Lynchburg police training to build better relationships with at-risk youth

Police will go through Bridges to Progress Training on Jan. 8

LYNCHBURG, Va. – Throughout the year, Lynchburg police do several outreach programs, like the free B.I.K.E (Believe In Kids Excelling) for elementary students... to help build better community relationships, especially with at-risk youth.

“We’ve partnered with One Community One Voice to really identify at-risk youth in our city and build those relationships with those kids,” Dr. Owen Cardwell, co- vice chair of Bridges to Progress Initiative, said. 

Now organizers with the city’s Bridges to Progress Initiative believe more can be done.

“We have a national problem, we know, with relationships with police departments with communities particularly with color. That does not seem to be the situation in Lynchburg, but we can always improve on what we’re doing,” Cardwell said.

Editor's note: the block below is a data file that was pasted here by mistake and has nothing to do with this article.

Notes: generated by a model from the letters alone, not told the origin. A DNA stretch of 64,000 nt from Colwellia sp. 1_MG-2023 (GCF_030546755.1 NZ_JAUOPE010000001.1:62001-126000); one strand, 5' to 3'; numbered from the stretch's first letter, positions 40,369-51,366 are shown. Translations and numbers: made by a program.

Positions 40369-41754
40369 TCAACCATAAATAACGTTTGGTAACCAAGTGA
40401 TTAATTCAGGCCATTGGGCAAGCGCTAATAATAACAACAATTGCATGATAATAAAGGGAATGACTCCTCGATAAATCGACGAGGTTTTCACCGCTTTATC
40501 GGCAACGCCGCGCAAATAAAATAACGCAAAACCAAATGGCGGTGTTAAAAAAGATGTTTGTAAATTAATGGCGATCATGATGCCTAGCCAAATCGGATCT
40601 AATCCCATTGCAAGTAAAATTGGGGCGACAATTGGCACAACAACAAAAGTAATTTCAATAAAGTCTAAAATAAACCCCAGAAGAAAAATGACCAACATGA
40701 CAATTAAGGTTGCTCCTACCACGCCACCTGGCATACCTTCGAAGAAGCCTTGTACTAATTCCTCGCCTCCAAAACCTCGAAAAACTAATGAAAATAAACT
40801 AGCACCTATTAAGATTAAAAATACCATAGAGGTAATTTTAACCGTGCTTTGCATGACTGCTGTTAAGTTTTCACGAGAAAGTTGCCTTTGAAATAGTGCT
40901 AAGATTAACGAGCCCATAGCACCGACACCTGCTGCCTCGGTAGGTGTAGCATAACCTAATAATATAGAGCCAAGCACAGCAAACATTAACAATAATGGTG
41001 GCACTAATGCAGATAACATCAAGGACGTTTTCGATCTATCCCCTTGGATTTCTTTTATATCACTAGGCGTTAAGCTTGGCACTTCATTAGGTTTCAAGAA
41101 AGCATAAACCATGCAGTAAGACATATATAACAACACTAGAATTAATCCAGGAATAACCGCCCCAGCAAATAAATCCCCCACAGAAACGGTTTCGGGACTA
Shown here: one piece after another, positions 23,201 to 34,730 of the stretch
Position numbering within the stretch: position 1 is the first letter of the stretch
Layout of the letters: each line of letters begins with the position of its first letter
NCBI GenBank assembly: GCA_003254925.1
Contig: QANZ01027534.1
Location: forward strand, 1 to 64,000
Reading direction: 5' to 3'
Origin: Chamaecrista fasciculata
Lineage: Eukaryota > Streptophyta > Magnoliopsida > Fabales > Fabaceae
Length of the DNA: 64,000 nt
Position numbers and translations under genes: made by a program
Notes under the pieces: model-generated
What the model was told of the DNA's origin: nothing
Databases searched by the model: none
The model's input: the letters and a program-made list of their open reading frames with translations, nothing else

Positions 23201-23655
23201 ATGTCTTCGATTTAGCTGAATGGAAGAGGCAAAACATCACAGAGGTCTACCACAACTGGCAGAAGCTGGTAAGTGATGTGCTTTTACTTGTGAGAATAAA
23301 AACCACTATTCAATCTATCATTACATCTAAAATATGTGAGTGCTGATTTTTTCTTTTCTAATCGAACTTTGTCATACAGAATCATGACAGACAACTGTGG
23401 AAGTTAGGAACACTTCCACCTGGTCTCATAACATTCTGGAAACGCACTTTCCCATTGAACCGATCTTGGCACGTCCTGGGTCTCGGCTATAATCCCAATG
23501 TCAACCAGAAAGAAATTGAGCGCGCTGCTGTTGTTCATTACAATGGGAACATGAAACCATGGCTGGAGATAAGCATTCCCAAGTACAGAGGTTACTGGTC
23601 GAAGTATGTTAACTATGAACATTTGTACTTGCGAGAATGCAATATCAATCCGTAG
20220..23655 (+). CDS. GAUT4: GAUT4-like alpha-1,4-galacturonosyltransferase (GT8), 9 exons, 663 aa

“I don’t know if there are any issues. I just know we can always do better,” Sgt. Jeff Rater said.

Cardwell said they're using a Minnesota-based curriculum to teach Lynchburg leaders about the community. Family and networking skills at-risk youth may lack.

“The four-hour training is really around techniques and strategies for engaging youth around internal and external assets.”

Cardwell and Rater agree programs don’t really change people, relationships do.

“We try to throw money at poverty, but it’s not going to work without building relationships in our community and building that trust in our neighborhoods. Especially as a police department,” Rater said.

The Lynchburg Police Department will be the first to start the training on Jan. 8. Organizers said 30 people have signed up, which includes LPD’s command staff, Community Action Team and other members. 

Cardwell adds they plan to train other departments and community members throughout the Hill City this year. Dates on the next training session have not been scheduled yet.